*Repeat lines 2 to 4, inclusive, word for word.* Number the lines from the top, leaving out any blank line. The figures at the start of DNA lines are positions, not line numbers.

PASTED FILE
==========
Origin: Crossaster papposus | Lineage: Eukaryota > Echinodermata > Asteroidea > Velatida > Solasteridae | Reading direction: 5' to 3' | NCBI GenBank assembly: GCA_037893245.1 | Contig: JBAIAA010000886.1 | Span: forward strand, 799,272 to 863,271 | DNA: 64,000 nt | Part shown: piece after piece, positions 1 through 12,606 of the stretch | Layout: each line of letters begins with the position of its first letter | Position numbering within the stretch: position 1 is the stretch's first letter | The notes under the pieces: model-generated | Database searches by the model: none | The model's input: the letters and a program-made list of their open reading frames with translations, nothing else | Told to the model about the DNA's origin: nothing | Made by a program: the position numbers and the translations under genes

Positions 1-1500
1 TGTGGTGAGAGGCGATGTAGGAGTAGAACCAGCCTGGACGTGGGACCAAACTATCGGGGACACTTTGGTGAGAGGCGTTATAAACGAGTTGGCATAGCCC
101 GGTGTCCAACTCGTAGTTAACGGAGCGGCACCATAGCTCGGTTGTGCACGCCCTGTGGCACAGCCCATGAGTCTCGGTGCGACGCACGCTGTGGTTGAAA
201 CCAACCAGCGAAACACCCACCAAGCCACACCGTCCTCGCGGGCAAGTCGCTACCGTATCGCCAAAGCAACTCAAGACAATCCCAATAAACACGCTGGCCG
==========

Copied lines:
Positions 1-1500
1 TGTGGTGAGAGGCGATGTAGGAGTAGAACCAGCCTGGACGTGGGACCAAACTATCGGGGACACTTTGGTGAGAGGCGTTATAAACGAGTTGGCATAGCCC
101 GGTGTCCAACTCGTAGTTAACGGAGCGGCACCATAGCTCGGTTGTGCACGCCCTGTGGCACAGCCCATGAGTCTCGGTGCGACGCACGCTGTGGTTGAAA